President Barack Obama on Tuesday vowed to "once and for all" close the detention center at Guantanamo Bay, Cuba and transfer the most detainees to a facility in the U.S., submitting a plan short on specifics and unlikely to make headway with opponents in Congress.
Obama cast his proposal as a moment to turn the page on a facility that for years has raised nettlesome legal questions, become a recruitment tool for violent extremists and garnered strong opposition from some allies abroad.
"I don't want to pass this problem onto the next president, whoever it is," Obama said, in an appearance at the White House. "If we don't do what's required now, I think future generations are going to look back and ask why we failed to act when the right course, the right side of history, and justice and our best American traditions was clear."
Despite the big ambitions, Obama's proposed path to closure remained unclear. It leaves unanswered the politically thorny question of where in the U.S a new facility would be located and whether it could be completed by the end of Obama's term. Moving detainees to U.S. soil is currently prohibited under U.S. law and lawmakers have shown little interest in removing the restrictions.
"We will review President Obama's plan but since it includes bringing dangerous terrorists to facilities in U.S. communities, he knows that the bipartisan will of Congress has already been expressed against that proposal," said Senate Majority Leader Mitch McConnell, R-Ky.
House Speaker Paul Ryan, R-Wis., said Obama had yet to convince Americans that moving detainees to U.S. soil is "smart or safe."
"It is against the law—and it will stay against the law," Ryan said.
Even Sen. John McCain, R-Ariz., a former prisoner of war and an advocate of closing the prison, called Obama's report a "vague menu of options," which does not include a policy for dealing with future terrorist detainees.
Obama has "missed a major chance to convince the Congress and the American people that he has a responsible plan to close the Guantanamo Bay detention facility," he said.
It's not clear whether that chance ever existed. Momentum to close the facility has slowed dramatically under Obama's tenure. Congress remains deadlocked on far less contentious matters, and the issue has little resonance on the presidential campaign trail.
Still, for Obama, the facility stands as a major unfilled promise and a painful reminder of the limits on his power: His first executive order sketched out a timeline for closing the prison, but was ultimately derailed by Congress.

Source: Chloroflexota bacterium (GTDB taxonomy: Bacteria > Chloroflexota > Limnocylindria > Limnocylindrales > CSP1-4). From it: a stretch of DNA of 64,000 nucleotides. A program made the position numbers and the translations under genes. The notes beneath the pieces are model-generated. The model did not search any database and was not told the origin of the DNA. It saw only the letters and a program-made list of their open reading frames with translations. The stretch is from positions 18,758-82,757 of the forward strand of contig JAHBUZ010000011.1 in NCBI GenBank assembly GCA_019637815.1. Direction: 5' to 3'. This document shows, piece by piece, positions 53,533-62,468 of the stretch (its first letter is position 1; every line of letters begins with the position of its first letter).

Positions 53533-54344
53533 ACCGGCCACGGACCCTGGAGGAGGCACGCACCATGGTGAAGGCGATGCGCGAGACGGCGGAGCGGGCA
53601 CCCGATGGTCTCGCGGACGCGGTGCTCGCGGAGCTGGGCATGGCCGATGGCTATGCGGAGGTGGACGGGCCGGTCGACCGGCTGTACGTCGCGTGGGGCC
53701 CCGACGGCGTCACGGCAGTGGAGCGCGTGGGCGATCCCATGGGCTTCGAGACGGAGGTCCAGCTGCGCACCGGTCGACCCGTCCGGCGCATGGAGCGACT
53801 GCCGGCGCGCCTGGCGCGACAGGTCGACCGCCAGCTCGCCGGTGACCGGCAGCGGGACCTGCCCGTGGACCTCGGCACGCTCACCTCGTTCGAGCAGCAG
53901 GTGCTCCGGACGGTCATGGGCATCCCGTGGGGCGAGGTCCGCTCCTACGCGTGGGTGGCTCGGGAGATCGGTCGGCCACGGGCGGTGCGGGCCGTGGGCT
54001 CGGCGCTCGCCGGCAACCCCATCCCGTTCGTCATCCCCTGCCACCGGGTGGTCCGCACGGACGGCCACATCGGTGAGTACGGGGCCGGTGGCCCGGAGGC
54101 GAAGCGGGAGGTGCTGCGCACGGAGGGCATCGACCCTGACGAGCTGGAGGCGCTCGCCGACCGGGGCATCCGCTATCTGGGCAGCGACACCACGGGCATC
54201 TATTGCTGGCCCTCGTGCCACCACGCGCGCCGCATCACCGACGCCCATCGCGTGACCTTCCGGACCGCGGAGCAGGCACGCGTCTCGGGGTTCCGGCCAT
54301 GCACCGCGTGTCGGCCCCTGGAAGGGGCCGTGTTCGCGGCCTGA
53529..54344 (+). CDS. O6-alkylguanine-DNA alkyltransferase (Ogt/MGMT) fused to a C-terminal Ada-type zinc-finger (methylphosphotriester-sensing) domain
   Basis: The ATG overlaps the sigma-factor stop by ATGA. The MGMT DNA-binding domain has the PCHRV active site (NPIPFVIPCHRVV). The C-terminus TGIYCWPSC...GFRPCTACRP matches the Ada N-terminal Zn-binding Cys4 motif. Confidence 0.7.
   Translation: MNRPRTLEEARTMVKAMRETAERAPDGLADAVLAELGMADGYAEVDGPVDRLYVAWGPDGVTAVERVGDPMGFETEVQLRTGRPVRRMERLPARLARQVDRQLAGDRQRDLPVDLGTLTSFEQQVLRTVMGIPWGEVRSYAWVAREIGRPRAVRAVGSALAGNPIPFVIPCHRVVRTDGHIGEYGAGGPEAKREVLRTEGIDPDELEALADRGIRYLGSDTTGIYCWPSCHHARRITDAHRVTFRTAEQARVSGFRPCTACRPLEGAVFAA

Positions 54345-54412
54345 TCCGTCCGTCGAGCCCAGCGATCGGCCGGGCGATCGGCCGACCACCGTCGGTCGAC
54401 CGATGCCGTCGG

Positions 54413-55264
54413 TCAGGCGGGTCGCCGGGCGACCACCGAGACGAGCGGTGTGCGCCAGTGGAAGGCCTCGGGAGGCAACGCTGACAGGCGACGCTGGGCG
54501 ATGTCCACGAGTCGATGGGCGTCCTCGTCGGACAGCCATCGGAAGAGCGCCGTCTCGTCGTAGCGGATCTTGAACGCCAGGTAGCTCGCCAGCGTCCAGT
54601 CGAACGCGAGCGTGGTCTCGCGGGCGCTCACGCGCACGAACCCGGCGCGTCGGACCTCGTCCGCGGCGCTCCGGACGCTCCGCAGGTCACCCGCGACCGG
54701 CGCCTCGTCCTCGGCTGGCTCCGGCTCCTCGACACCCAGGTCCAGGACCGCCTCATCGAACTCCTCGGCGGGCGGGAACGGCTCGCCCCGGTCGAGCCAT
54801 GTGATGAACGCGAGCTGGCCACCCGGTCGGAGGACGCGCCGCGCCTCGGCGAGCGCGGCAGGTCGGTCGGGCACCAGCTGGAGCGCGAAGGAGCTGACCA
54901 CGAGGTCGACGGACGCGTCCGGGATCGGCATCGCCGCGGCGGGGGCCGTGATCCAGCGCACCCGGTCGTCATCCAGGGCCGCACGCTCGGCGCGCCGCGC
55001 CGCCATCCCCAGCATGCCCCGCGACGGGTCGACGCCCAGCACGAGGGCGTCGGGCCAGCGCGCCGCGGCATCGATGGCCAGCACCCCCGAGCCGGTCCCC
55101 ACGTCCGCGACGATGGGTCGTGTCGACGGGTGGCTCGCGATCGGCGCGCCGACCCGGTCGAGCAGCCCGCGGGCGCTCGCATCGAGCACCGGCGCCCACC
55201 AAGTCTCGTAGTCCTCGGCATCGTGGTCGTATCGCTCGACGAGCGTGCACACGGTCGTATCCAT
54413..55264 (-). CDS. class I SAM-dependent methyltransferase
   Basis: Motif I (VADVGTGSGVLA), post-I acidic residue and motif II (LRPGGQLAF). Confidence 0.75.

The White House has not ruled out the possibility that the president may again attempt to close the prison through executive action — a move that would directly challenge Congress' authority. The plan submitted Tuesday does not address that option.
The proposal underscores the administration's strategy of shrinking the population, hoping the massive cost for housing the diminished population would ultimately make closure inevitable.
Under the plan, roughly 35 of the 91 current detainees will be transferred to other countries in the coming months, leaving up to 60 detainees who are either facing trial by military commission or have been determined to be too dangerous to release but are not facing charges.
Those detainees would be relocated to a U.S. facility that could cost up to $475 million to build, but would ultimately be offset by as much as $180 million per year in operating cost savings. The annual operating cost for Guantanamo is $445 million. The U.S. facilities would cost between $265 million and $305 million to operate each year, according to the proposal.
The plan considers 13 different locations in the U.S., including seven existing prison facilities in Colorado, South Carolina and Kansas, as well as six other locations at current correctional facilities on state, federal or military sites in several states. It also notes that there could be all new construction on existing military bases. The plan doesn't recommend a preferred site and the cost estimates are meant to provide a starting point for a conversation with Congress.
More detailed spending figures, which are considered classified, will be provided to Congress. Lawmakers have been demanding the Guantanamo plan for months, and those representing South Carolina, Kansas and Colorado have voiced opposition to housing the detainees in their states.
"We must safeguard the missions on Fort Leavenworth, the nearly 14,000 military and civilian personnel and their family members, and the thousands of Kansans who live in the Leavenworth community," Sen. Jerry Moran, R-Kan., said in a statement Tuesday.
Advocates of closing Guantanamo say the prison has long been a recruiting tool for militant groups and that holding extremists suspected of violent acts indefinitely without charges or trial sparks anger and dismay among U.S. allies.
Opponents, however, say changing the detention center's ZIP code won't eliminate that problem.
Obama's proposal faced criticism even from those who endorse closing the detention center. His initial campaign pledge was widely viewed as a promise to end the practice of detaining prisoners indefinitely without charge, not to bring that practice to the U.S., said Naureen Shah, director of Amnesty International USA's Security and Human Rights Program.
"Whatever the president proposes, even if it doesn't come to fruition, the administration is changing the goal posts on this issue," she said.
Associated Press writer Deb Riechmann and Donna Cassata contributed to this report.
Copyright 2016 The Associated Press. All rights reserved. This material may not be published, broadcast, rewritten or redistributed.